Gender, Headlines, Human Rights, Latin America & the Caribbean

MEDIA-ARGENTINA: Journalists for Gender PAR-ity

Marcela Valente

BUENOS AIRES, Dec 11 2006 (IPS) - Argentina’s first national network of journalists with a gender vision intends to promote the enjoyment of full citizenship by women, and to point out the ways in which women’s rights are infringed on a daily basis.

The “Argentine Network of Journalists for non-sexist communication” has the Spanish acronym PAR, which means “peer” or “equal”. The newly formed group was founded by women media workers from 11 Argentine provinces, and its goal is to spark debate about gender issues in the existing media, and in new outlets that members plan to create.

The idea for PAR emerged from the Latin American Meeting of Journalists with a Gender Vision, held in Campeche, Mexico in September. Participants at that gathering came from Argentina, Chile, Colombia, Costa Rica, the Dominican Republic, Guatemala, Mexico, Nicaragua, Peru, Uruguay and Venezuela.

Journalists who attended the Latin American meeting, most of whom were women, discussed the need for a network to alert people about gender inequality inherent in the mass media, and to debate strategies for change. They agreed that creating national networks would be a key first step.

One such national group was established along these lines in Mexico in 1995. There are also national networks operating in Guatemala and Nicaragua, and as of this month, in Argentina. In an interview with IPS, Sandra Chaher, the coordinator of PAR, explained the network’s purpose.

A meeting of journalists with a gender vision aimed primarily at Argentine journalists was held in Buenos Aires in November, attended by some 70 journalists from 11 Argentine provinces and from Chile, Mexico and Uruguay.

They decided to form an Argentine virtual network (PAR) for information exchange and interaction, and to hold a yearly gathering immediately before each annual National Women’s Meeting, held annually in different cities to address women’s and pro-choice concerns.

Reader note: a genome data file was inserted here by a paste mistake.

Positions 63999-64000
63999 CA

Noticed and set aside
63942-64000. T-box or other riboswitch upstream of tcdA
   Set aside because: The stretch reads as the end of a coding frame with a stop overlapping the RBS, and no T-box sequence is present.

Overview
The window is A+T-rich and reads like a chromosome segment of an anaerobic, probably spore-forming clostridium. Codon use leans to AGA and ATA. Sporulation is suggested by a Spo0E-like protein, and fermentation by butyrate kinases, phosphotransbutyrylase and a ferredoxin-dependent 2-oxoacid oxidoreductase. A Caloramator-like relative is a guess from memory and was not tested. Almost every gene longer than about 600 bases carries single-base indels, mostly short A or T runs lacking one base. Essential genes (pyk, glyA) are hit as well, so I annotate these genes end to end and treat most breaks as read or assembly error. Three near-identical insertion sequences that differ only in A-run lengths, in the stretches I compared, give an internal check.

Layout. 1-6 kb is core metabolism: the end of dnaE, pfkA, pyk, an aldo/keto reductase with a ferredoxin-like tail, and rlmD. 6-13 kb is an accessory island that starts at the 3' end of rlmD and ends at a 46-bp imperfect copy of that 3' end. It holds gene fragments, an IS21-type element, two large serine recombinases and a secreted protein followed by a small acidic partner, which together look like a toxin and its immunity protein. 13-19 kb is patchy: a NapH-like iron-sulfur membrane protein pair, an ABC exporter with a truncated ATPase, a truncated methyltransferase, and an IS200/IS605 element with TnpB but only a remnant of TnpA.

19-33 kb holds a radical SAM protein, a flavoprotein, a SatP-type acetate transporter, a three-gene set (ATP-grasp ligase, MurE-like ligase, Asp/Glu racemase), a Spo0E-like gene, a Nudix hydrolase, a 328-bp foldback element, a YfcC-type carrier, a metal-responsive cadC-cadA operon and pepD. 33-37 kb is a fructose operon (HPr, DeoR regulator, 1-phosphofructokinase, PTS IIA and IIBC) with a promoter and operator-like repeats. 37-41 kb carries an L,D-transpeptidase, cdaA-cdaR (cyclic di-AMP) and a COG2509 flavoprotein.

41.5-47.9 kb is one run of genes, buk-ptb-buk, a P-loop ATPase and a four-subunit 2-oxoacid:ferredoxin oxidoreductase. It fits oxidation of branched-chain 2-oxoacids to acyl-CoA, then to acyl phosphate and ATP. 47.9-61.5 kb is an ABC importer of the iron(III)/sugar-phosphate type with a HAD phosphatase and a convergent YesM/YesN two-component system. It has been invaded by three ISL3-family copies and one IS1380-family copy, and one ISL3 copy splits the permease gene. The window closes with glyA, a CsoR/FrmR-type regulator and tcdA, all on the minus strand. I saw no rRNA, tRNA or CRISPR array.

Participants at this First National Meeting of Media Professionals, organised by Artemisa Comunicación, were convinced that coverage of gender perspective has been neglected by the media, and blamed this on editorial policies and the lack of interest of media decision-makers in articles which they rate as barely newsworthy.

A tour of inspection of newspaper and magazine stands, and a sample viewing of the most popular Argentine television programmes, showed that semi-naked women continue to be used as decorative objects or as strategies to increase the impact of advertising and enhance sales.

The portrayal of women, even in the more traditional media whose treatment of women is less offensive, does not contribute to a balanced image of women and men as equals.

The Fourth World Conference on Women held in Beijing in 1995 drew up a Platform for Action which recognised that “print and electronic media in most countries do not provide a balanced picture of women’s diverse lives and contributions to society,” and affirmed that “the lack of gender sensitivity in the media is evidenced by the failure to eliminate the gender-based stereotyping that can be found in public and private local, national and international media organisations.”

“The continued projection of negative and degrading images of women in media communications – electronic, print, visual and audio – must be changed,” the Platform says, and it commits governments to “promote women’s full and equal participation in the media, including management, programming, education, training and research.”

It also recommends encouraging and recognising “women’s media networksàas a means for the dissemination of information and the exchange of views,” and it suggests encouraging “gender-sensitive training for media professionals.” But in spite of these commitments, the media are advancing at a snail’s pace, and no voices are being raised to draw attention to persistent stereotypes.

Chaher, co-editor of Artemisa Noticias, a website news magazine, explained that until seven years ago the media felt under no obligation to dedicate more space to women’s issues, but they have now recognised this need. “Women have become more visible in terms of column inches and air time, but gender issues are not always addressed, because few of the media giants know what the difference is,” she explained.

Issues important to women, such as domestic violence, now receive more coverage in the media, but “the treatment of these subjects is not correct,” she stated.

For example, when a woman is murdered by her husband or lover, it is often referred to automatically as a “crime of passion,” but this description overlooks the real essence of gender violence.

“Frequently, articles that have a gender perspective arise from the personal goodwill and educational background of the individual journalist. But then decisions about headlines, page allocation, space and layout are made at a higher editorial level, and may distort the author’s original angle,” said Chaher, who is an expert in social communication.

The journalists who gathered for the national meeting said that any news item can be analysed from a gender perspective, which requires looking at how men and women are affected differently by the same events, such as poverty, access to employment and loans, violence and education.

Participants agreed that the new PAR network should be used to provide sources of information and training; have an impact on the media and other public communication opportunities; monitor the news from a gender perspective; and establish new ways of communicating with and through the mass media.

Republish | | Print |

mile high by liz tom